Is there a way to make caramel apples that doesn’t involve unwrapping lots of caramels? Yes. Is there an easy way to make caramel apples that doesn’t involve unwrapping lots of caramels? That depends on what you call easy.
When I was asked some years ago to make caramel apples for a fundraiser, I said, “Sure, no problem.” I figured, I’ve played with caramel for lining molds and making sauces; I know my way around a kitchen, no problem. Turns out I was in for a humbling experience, and actually wound up buying the caramels and doing it that way after all.
So what was the challenge? First of all, candy making and the whole area of confectionery is very different from regular cooking. It requires special equipment, a willingness to work within strict parameters, and a very precise kind of personality. It’s funny, because I’m particular and often a purist, but the exactitude required of a candy maker eludes me.
Turning to my one and only candy book, I found several recipes for caramel, one of which was recommended specifically for making candy apples. It seemed easy enough: blend together sugar and corn syrup, boil to 305°F, add butter and milk bit by bit, and remove from the heat when it reaches 246°F. Let stand five minutes, add salt and vanilla; pour into the top of a double boiler, and dip the apples.
Well, using milk instead of evaporated milk means it takes longer to evaporate out a lot of the water, so this recipe can take up to 35 minutes to make. And guess what? Long cooking of milk or cream tends to toughen candy and often causes curdling. You know my first batch curdled. So I decided to use the recipe which called for evaporated milk, which promised, “Because these caramels are made with evaporated milk they cook quickly without taking the first mixture to a high temperature (only 250°F vs. 305°F).” This batch of caramel never hardened properly, and slid off the apples when I dipped them.
Running out of time, I went to the store and purchased caramels. It took some time to unwrap enough to make a dozen apples, but I was able to turn them out finally and bring them to the fair. In a post-mortem effort to find out what went wrong with the home method, though, I stopped in to see our local candy maker and asked him for advice. I still have the note that says, “Per Doug, method is wrong. Cook sugar syrup up to 280°F before adding milk and butter. Use equal parts sugar, corn syrup, and evaporated milk.” According to the professional, the temperature was too low and the proportions off.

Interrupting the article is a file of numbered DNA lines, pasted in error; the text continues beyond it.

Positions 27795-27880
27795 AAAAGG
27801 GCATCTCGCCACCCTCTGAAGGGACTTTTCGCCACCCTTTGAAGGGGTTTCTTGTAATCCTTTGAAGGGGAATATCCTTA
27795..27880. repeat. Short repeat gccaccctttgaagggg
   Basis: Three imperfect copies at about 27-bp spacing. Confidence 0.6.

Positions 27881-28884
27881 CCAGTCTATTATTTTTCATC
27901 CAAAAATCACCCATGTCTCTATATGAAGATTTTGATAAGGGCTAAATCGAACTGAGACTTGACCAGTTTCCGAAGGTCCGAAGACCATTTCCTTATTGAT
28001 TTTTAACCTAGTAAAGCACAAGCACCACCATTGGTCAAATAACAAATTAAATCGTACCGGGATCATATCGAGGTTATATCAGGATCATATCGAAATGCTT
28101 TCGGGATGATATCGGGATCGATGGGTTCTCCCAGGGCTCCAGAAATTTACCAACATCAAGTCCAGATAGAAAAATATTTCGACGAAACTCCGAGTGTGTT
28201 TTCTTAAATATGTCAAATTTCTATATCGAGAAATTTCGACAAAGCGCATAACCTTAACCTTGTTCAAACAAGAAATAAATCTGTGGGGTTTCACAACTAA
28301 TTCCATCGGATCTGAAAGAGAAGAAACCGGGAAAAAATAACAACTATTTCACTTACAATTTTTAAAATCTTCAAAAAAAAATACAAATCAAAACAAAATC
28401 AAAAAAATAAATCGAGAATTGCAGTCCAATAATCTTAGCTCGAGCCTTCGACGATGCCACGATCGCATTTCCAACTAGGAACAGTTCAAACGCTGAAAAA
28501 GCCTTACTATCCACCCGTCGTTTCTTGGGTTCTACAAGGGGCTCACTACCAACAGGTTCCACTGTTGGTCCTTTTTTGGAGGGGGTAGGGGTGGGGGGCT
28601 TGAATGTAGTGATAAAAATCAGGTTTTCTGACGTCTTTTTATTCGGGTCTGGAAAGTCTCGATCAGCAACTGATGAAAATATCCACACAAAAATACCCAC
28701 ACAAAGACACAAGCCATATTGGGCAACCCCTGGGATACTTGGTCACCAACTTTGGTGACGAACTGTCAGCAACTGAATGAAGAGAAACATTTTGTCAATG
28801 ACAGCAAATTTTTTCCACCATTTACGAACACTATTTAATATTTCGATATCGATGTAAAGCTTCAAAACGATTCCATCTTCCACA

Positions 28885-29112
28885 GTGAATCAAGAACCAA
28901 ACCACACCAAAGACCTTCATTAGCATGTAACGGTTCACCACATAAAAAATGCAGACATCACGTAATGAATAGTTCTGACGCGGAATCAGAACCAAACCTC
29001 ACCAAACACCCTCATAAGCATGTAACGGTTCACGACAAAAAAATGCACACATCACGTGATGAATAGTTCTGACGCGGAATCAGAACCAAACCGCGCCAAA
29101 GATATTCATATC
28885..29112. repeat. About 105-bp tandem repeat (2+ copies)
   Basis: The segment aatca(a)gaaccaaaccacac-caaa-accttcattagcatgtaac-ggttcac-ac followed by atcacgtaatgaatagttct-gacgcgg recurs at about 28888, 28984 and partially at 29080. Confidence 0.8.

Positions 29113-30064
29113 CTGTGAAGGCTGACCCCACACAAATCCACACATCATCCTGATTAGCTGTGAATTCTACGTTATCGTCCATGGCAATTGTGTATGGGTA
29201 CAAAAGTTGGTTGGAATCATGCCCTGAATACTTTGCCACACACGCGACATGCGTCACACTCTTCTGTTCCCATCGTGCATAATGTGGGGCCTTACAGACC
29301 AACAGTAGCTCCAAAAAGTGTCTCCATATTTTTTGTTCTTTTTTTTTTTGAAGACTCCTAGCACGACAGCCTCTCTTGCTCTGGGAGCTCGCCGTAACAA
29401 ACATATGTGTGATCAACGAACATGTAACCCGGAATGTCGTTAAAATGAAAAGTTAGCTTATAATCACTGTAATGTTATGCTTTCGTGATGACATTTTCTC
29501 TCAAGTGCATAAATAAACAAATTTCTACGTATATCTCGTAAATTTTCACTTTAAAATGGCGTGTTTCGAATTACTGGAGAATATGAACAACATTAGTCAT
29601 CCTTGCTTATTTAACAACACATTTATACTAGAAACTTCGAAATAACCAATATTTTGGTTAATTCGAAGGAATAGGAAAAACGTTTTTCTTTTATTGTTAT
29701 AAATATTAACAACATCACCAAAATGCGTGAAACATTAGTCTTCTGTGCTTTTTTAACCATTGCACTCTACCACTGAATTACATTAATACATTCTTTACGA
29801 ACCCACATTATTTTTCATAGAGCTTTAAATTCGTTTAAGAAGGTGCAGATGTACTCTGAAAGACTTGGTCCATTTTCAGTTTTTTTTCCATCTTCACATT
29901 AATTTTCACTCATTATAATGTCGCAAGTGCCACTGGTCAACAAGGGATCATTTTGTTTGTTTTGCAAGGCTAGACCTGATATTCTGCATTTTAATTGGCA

Should you decide you want to try, here are some pointers. Before you do anything else, if you don’t have one, buy a candy thermometer. It’s a must, as is a heavy saucepan.
Select small to medium-size apples; they’re easier to coat and easier to eat. Get organic if possible, as you’ll leave the skins on. Wash and dry them thoroughly. Bring a quart of water to a boil, and pour it into a tall bowl large enough to hold an apple. Select whatever you’d like for the handle – a chopstick, a wooden skewer, or a popsicle stick. Remove the stem from the apple and carefully aim the handle through the center of the apple, going almost all the way through. Dip each apple in the hot water for five to 10 seconds. Dunk it all the way down; this removes the waxy coating which if not removed, will cause your caramel to slide off the apple. (You don’t have to ask how I know this, do you?) When each apple has been de-waxed, dry it thoroughly.
Cover a cutting board or sheet pan with parchment or waxed paper and butter it carefully. Use more butter than you think necessary. You want to be sure the apples will come off the paper after the caramel coating has cooled.
Use the heaviest saucepan you have for making the caramel. It needs to be large enough to contain sugar syrup at a rolling boil, so be sure it’s not more than half full. Ban little kids from the kitchen when you’re doing this. Burning yourself would be bad enough; you don’t want to risk any little people getting hurt. Caramel is hotter than boiling water and can burn badly.
One of the easiest recipes I’ve found calls for two cups each of brown sugar and corn syrup, one cup butter, and one (14-oz.) can of sweetened condensed milk (not evaporated milk; they’re different.)* Put them all in your heavy saucepan, and stir together over medium heat. As soon as it comes to a boil, insert your candy thermometer and cook the caramel over medium heat, stirring with either a wooden spoon or preferably a silicone scraper all the while, until the temperature reaches 245°F. Be sure the thermometer isn’t touching the bottom of sides or the pan, which would give you a false reading. You’ll have to move it around as you stir the caramel.
Once the caramel reaches the correct temperature, remove from the heat. Continue to stir and allow to cool for a couple of minutes before adding two teaspoons of vanilla extract. Dip your apples now, allowing any excess caramel to drip back into the pan, and place them on the buttered paper. If the caramel cools and thickens so you can’t finish dipping all the apples, put it back over medium heat briefly to thin it out. Leave the apples to cool for several hours before risking anyone’s braces or dentures.
* Don’t worry about the proportions not matching Doug’s. This is a different recipe from his.